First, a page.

This study was performed aimed to explain the experiences and perceptions of women about postpartum sexual function. The findings of the present study showed that sexual function in women after childbirth was affected by various factors. Postpartum sexual function is an important issue for couples because childbirth leads to anatomical and functional changes (22). This study indicated that most women experienced problems in sexual function after delivery, which is in line with other studies (11, 23). On the other hand, the results of Anisi et al. (2005) and Thompson et al. (2002) were contradictory. They stated that there is no change in the sexual function of women after childbirth (24-25). The difference might be due to different participants so that they used only primiparous women.

In this study, decreased sexual desire after childbirth was found. Factors that have reduced sexual desire included fatigue, lack of sleep, fear of re-pregnancy, and pain. These results align with previous studies (3, 11, 26-28). It is well documented that postpartum women tend to use any time to rest (20-30). As found in the present study, fear of re-pregnancy could be another reason for decreased sexual desire. The fear of re-pregnancy will negatively affect the sexual response and prevent enjoying sexual relations (20, 27).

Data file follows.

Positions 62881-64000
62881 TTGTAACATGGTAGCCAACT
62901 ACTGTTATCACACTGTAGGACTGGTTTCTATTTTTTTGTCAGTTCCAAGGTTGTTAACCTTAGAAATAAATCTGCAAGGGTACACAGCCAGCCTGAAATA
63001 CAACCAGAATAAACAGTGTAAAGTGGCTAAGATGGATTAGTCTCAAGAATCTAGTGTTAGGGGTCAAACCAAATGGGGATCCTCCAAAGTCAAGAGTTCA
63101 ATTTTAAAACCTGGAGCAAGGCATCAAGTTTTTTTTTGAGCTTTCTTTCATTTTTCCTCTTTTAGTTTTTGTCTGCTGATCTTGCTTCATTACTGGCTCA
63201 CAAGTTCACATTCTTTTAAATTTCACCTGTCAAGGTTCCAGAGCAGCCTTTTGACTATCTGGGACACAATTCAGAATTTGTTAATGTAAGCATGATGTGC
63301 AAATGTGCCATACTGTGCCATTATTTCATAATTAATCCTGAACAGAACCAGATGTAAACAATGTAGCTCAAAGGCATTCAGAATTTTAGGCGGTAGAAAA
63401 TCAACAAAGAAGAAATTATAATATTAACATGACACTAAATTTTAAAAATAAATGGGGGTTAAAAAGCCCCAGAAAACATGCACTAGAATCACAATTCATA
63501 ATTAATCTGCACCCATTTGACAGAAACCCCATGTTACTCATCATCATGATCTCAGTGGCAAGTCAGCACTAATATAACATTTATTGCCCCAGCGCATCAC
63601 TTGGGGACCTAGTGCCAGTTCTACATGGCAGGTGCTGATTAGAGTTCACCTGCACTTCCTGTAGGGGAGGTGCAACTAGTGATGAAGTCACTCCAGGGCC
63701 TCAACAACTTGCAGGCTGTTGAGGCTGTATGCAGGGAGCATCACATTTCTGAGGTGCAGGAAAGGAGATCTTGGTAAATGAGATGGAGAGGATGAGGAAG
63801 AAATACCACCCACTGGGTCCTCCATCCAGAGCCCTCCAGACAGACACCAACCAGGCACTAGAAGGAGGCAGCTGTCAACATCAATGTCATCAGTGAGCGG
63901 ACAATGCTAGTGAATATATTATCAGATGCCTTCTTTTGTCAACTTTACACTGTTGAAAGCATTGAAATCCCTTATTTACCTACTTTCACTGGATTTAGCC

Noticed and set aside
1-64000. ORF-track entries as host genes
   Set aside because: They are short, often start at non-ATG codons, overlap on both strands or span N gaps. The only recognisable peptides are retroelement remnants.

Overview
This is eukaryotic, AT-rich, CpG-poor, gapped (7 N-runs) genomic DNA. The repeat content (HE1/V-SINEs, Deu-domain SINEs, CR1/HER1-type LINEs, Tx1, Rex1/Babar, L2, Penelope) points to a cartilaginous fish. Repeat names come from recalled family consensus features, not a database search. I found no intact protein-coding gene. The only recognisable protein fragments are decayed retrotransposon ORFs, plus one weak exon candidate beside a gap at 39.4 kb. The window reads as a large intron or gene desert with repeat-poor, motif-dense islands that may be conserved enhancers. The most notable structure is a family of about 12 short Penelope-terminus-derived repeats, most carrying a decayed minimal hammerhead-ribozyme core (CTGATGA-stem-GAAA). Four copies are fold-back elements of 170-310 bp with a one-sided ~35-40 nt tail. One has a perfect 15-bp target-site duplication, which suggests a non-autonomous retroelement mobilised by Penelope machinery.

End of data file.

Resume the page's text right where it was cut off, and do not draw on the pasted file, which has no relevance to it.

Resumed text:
The findings of the present study showed that women indicated late arousal at postpartum. Consistent with the present study, some studies also stated that women reached arousal later during sexual intercourse (31-32). However, contrary to the present study's results, an investigation reported that in some women, oxytocin positively affected sexual function by increasing the level of sexual arousal (29, 33-34).

The changes in postpartum arousal perhaps can be attributed to hormonal changes (oxytocin, estradiol, and prolactin) caused by breastfeeding. Decreasing estradiol and increasing prolactin have a negative effect, and increasing oxytocin has both positive and negative impact on arousal (31, 35). Additionally, fear of sex due to episiotomy or cesarean section, and decreased libido due to maternal fatigue caused by child care make women to be less physically and mentally aroused, resulting in arousal later than before and then getting wet. On the other hand, hormonal changes caused by the baby's sucking (increased prolactin and consequently hypoestrogenic) seem to be one reason for dryness and decreased lubrication in the postpartum period and breastfeeding that is consistent with the results of the current study. Other investigators reported that women who fed their infants with milk powder returned to normal pre-pregnancy hormone levels sooner than breastfeeding women due to less dryness (29, 34).

The results of the present study showed decreased duration of orgasm and the negative impact of postpartum changes on orgasm. Some studies in line with the present study stated that women experienced weaker and shorter orgasms after childbirth (32-34). In contrast to our result, Connolly et al. (2005) also stated that the quality of postpartum orgasm was similar to before delivery and prenatal times (36). The difference might be due to using different methods to decrease recall bias. They used recommendations by querying women about their sexuality in the preceding seven days.